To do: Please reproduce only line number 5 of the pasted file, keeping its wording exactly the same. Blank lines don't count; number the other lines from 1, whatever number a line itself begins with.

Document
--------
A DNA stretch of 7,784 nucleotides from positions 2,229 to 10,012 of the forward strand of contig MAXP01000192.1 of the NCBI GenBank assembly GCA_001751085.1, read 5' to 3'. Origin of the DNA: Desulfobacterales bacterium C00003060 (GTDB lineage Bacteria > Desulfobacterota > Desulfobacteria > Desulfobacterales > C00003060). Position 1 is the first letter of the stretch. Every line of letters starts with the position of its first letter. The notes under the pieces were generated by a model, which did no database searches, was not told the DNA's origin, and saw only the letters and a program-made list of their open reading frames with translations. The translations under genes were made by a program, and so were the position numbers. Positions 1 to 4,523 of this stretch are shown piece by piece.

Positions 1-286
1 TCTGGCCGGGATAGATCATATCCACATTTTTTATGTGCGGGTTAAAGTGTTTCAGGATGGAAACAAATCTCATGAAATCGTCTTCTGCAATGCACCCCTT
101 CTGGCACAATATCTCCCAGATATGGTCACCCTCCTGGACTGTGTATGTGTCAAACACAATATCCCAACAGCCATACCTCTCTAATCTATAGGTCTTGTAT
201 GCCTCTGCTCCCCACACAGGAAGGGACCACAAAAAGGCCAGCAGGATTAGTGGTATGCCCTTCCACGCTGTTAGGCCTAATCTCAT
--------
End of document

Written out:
201 GCCTCTGCTCCCCACACAGGAAGGGACCACAAAAAGGCCAGCAGGATTAGTGGTATGCCCTTCCACGCTGTTAGGCCTAATCTCAT